The Respect for All website, put together by the Qualifications and Curriculum Authority, was supposed to go live at the end of last year.
It aims to help schools to meet the statutory requirement to promote racial equality and good race relations, which came into effect last April. Office for Standards in Education inspectors now report on anti-racism work in schools.
The TES revealed last August that the QCA guidance would challenge racism through every curriculum subject at every key stage, using examples of schools which successfully tackle such attitudes.
However, there is still no firm publication date, even though the QCA has completed the work. Department for Education and Skills officials are sitting on the material. A recent series of conferences organised to introduce teachers to the anti-racist material went ahead without the website being available.
The hold-up is connected to revelations earlier this year that a draft of the guidance suggested teachers instil a feeling of pride in white culture in their pupils.
It said: "One criticism of anti-racist education has been that although it exposed the effects of racism perpetrated by white western Europeans, it left white pupils feeling they could not be proud of their own culture and identity."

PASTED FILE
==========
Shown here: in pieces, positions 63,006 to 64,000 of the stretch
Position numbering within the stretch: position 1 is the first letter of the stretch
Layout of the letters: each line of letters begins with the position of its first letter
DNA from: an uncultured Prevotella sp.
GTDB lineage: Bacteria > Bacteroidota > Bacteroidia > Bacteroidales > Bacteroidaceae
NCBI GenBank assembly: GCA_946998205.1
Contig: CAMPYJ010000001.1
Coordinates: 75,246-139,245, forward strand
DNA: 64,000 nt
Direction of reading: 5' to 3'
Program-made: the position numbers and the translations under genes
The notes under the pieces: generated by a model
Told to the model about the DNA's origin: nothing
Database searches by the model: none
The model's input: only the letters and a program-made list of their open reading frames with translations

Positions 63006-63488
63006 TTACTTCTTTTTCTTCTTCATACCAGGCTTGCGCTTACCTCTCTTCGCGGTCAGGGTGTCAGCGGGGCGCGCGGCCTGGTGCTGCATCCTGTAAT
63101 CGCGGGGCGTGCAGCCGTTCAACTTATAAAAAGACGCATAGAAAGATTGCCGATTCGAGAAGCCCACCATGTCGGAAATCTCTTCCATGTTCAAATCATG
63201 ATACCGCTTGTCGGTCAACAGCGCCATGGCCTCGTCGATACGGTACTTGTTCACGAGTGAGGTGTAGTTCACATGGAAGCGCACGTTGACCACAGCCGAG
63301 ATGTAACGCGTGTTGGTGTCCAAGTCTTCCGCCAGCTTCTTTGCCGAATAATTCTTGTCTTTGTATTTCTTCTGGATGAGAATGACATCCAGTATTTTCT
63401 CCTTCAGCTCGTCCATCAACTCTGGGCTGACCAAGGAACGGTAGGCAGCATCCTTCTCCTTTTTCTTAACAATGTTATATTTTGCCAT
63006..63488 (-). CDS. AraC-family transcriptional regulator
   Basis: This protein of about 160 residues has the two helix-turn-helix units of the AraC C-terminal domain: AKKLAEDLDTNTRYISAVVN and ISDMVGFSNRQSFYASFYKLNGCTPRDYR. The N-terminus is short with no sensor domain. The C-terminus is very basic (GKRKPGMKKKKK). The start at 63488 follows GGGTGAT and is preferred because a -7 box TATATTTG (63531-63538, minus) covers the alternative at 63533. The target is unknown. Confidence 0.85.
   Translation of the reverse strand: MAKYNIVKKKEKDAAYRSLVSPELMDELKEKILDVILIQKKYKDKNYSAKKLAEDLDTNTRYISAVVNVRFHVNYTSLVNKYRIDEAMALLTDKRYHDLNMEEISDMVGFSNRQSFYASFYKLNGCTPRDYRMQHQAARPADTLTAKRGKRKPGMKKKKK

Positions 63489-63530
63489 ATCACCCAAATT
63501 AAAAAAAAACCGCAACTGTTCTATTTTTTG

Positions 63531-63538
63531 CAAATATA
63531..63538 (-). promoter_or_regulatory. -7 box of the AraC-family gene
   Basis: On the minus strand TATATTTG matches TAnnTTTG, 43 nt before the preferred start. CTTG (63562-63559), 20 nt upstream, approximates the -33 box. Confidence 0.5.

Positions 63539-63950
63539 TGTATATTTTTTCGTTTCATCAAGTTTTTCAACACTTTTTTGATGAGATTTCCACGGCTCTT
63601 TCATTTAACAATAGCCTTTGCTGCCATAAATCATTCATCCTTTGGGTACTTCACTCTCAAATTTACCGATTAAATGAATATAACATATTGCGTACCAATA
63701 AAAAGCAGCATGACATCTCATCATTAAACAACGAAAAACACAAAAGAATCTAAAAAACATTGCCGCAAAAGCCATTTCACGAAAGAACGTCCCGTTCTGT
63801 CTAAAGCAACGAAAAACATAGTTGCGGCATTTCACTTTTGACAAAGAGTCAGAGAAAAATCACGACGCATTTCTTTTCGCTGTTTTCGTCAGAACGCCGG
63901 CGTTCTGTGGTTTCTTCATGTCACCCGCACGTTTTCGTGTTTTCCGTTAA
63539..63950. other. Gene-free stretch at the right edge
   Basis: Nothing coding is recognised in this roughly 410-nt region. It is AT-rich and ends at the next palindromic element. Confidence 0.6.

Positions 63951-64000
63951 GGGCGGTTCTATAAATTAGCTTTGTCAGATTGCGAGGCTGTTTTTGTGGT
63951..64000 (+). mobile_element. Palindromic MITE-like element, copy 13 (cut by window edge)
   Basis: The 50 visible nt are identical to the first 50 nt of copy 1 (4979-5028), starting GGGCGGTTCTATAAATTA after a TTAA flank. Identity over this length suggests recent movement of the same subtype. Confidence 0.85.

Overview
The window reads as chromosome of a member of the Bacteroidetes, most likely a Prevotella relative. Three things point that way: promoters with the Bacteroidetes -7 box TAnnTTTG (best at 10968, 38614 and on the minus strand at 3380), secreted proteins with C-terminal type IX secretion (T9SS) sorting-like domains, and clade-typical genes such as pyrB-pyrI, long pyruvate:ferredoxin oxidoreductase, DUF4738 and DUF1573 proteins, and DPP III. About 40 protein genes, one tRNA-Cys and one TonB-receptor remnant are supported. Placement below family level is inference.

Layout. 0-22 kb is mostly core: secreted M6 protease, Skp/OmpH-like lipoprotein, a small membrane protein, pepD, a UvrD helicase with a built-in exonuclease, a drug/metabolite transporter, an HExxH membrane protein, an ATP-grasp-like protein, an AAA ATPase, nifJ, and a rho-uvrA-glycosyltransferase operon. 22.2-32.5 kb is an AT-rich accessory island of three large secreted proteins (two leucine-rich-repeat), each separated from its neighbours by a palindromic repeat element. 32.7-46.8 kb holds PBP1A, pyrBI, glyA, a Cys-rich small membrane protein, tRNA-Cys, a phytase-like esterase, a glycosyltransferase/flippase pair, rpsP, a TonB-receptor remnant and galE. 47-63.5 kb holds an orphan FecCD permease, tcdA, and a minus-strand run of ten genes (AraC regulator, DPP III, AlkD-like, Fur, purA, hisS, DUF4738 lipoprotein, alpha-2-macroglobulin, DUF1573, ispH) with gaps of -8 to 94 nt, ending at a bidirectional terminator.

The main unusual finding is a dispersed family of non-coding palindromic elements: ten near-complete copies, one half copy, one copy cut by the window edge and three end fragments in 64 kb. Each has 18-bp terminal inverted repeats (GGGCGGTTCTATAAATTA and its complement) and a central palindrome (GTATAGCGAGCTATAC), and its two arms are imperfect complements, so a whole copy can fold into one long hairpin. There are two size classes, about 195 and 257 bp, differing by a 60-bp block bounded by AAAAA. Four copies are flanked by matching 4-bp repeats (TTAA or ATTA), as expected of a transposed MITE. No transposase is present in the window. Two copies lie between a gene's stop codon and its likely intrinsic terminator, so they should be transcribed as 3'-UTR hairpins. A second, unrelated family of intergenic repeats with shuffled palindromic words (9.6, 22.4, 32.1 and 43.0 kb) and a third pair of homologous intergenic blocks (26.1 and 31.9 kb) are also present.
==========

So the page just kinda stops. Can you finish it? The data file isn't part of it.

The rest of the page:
The Government distanced itself from the ensuing row, insisting it was draft material. It is unclear if the reference to white pride has survived in the final version. If it has been removed, a storm of protest from traditionalists is likely.
A government spokeswoman said: "Respect for All is a website rather than a written piece of guidance. The QCA has been developing that website for us. The department is considering the website at the moment, and part of that involves when it should go live."
A Campaign for Racial Equality spokesperson said: "We are concerned that the Respect for All website is not up and running yet. Under the amended Race Relations Act, public authorities have a duty to eliminate unlawful discrimination, and to promote equality of opportunity and good race relations.
"It is extremely important that schools have access to appropriate curriculum material if they are to address the duty effectively. We expect Respect for All to be the first step in the QCA's work to meet its own general duty and to support schools in meeting their duties.
"We would expect the site to be launched as soon as possible."